Keywords: income shifting,income generation,dividend taxes,closely held corporations,owner-managers
    JEL: H21 H25 H3
    Date: 2014
  4. By: Magomet Yandiev (Department of Economics, Lomonosov Moscow State University)
    Abstract: The author created a model that describes the relationship between the current bank interest rate (rate on loans extended to business entities) and future corporate bond yield (in the text this is formula # 17): Cbank = (k+Cbond)/(1-r). Where: CBank is interest rate on bank loans; CBond is bond yield; r is yield anticipated by shareholders; k is special ratio calculated from the formula # 22 which depends on authorized capital, EBIT, depreciation and income tax rate. Use of the model applied to Russia (calculations of early 2010) has shown that to the beginning of 2011, the financial situation in raw material industries will improve, while in other industries it will aggravate.
    Keywords: Bank interest rate, bond yield, yield anticipated by shareholders
    JEL: E44 F47 G12 G21
    Date: 2014–01
  5. By: Wenli Cheng; Dingsheng Zhang; CEMA
    Abstract: This paper develops a set of three models to study the optimal tax-subsidy regime in an economy characterised by two deviations from the perfect competition model – negative externality from pollution by the “dirty” industry, and increasing returns in the “clean” industry. Its main conclusions are: (1) the optimal single pollution tax is higher than the Pigouvian level; (2) a combination of pollution tax and quantity subsidy increases consumer welfare at a lower level of pollution tax; (3) the optimal pollution tax can be further lowered and consumer welfare further increased if the quantity subsidy is supplemented by a lump-sum subsidy.
    Keywords: optimal pollution tax, clean subsidy, increasing returns, monopolistic competition
    JEL: H23
    Date: 2014–04
  6. By: Marie-Laure Nauleau (CIRED)
    Abstract: This econometric study assesses the efficiency of the income tax credit system implemented in France in 2005 on households’ retrofitting investment decisions, focusing on insulation measures. A logit model with random individual effects is estimated using an unbalanced panel of 23,879 households surveyed over the period 2002-2011. An estimation in difference is performed to identify the impact of the policy. The tax credit had no significant effect during the first two years, suggesting a latency period related to inertia in households’ investment decisions, possibly due to the complexity of the tax credit scheme. The tax credit had an increasing, significant positive effect from 2007 to 2010, before slightly decreasing in 2011. This is in line with changes in the tax credit rates, suggesting a correlation with the level of subsidy. Defined as the situation in which the subsidized household would have invested even in the absence of the subsidy, free-riding progressively decreased over the period and was lower for insulation of opaque surfaces (roofs, walls, etc.) than for insulation of windows. The estimated average proportion of free-riders varies between 40% and 85% after 2006. Finally, we assess the potential bias caused by time-varying unobservable variables and conclude that our estimates of the impacts of the policy are conservative.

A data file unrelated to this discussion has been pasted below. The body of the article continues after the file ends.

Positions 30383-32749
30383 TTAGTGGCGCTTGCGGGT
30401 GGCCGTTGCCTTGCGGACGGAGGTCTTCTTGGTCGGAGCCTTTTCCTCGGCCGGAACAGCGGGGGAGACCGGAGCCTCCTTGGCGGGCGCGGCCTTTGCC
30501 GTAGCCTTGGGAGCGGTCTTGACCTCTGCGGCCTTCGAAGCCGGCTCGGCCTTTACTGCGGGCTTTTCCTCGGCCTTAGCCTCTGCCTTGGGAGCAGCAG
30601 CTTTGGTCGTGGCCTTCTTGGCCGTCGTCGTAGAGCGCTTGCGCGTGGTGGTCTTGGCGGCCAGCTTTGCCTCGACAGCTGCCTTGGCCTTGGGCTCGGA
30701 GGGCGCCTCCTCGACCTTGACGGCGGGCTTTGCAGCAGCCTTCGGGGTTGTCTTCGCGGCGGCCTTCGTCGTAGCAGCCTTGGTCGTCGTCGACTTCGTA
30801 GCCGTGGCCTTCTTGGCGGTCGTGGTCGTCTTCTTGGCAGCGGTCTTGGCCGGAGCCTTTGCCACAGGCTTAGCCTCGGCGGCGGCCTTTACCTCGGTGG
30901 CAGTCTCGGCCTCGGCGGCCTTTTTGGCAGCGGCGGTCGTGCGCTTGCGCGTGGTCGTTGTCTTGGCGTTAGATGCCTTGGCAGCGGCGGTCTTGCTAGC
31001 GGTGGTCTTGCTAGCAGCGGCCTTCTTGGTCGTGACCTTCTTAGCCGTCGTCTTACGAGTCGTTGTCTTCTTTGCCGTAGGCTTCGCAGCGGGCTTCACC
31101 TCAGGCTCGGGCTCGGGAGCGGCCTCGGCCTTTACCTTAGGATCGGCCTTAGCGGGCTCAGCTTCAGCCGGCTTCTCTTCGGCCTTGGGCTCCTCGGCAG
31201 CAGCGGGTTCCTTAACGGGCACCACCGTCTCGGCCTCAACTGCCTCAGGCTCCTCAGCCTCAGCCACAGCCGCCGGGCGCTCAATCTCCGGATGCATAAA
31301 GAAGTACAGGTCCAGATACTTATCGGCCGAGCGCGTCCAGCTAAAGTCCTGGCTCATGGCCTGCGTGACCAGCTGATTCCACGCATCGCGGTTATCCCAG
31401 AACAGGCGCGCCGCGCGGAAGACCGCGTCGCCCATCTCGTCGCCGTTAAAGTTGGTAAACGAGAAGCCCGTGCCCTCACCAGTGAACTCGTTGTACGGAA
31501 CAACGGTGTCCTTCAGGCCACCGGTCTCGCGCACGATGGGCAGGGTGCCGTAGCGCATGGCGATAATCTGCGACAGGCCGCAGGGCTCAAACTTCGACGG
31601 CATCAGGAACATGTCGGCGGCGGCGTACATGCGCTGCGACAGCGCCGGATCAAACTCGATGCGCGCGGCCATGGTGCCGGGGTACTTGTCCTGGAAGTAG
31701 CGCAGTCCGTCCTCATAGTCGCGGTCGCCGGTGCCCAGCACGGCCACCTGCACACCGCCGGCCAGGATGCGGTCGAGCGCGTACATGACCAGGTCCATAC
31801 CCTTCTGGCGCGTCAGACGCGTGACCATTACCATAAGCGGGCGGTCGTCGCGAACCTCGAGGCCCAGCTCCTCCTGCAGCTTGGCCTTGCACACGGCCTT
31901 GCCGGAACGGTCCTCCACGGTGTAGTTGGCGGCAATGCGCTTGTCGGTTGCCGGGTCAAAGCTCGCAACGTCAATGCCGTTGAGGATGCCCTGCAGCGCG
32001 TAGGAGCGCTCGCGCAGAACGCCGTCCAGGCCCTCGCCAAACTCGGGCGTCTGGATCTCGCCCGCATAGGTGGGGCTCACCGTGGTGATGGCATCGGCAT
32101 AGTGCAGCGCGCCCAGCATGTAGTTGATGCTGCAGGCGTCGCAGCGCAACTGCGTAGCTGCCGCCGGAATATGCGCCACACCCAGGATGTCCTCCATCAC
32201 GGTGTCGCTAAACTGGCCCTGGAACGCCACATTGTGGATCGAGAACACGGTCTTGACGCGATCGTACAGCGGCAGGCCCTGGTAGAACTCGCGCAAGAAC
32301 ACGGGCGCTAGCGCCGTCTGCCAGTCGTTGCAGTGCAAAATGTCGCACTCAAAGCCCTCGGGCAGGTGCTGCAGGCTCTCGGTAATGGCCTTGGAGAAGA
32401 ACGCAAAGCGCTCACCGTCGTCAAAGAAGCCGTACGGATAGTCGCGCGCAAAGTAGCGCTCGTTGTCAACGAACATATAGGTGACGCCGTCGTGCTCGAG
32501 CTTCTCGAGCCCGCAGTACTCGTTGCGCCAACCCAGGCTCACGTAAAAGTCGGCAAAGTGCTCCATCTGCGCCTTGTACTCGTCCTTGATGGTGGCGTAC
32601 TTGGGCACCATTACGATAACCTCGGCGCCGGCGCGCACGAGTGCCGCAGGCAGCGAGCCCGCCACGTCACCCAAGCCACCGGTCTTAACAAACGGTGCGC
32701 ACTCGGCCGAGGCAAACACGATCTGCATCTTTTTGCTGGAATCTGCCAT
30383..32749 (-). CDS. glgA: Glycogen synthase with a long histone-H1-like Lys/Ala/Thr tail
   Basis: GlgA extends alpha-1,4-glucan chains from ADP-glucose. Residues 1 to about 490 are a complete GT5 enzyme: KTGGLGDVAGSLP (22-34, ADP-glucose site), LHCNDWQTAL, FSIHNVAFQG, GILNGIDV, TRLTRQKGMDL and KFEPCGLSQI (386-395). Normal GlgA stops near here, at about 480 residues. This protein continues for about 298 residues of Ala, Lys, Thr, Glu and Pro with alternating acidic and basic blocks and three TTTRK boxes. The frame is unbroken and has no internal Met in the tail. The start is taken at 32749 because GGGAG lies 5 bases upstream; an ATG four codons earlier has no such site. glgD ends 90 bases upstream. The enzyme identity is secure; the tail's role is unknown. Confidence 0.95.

Keywords: Energy Conservation, Residential Sector, Thermal Insulation, Tax Credit, Free-Riding, Difference Estimation, Panel Data, France
    JEL: Q48 R22 D12
    Date: 2014–03
  7. By: Wenli Cheng; Dingsheng Zhang; CEMA
    Abstract: In this note, we introduce increasing returns to Bovenberg and Mooij’s (1994) model as generalised in Fullerton (1997) and use an example to show that (1) even with a distortionary labor tax, the optimal environmental levy is greater than the Pigouvian rate; (2) the difference between tax on the “dirty” good and the “clean” good is also greater than the Pigouvian tax; (3) under certain circumstances, the government can optimally use the environmental levy to both meet its revenue requirement and subsidize the “clean” goods with increasing returns.
    Keywords: environmental levies, distortionary taxation, increasing returns
    JEL: H23
    Date: 2014–04
  8. By: Eckhard Hein (Berlin School of Economics and Law, and Institute for International Political Economy Berlin (IPE)); Nina Dodig (Berlin School of Economics and Law, and Institute for International Political Economy Berlin (IPE))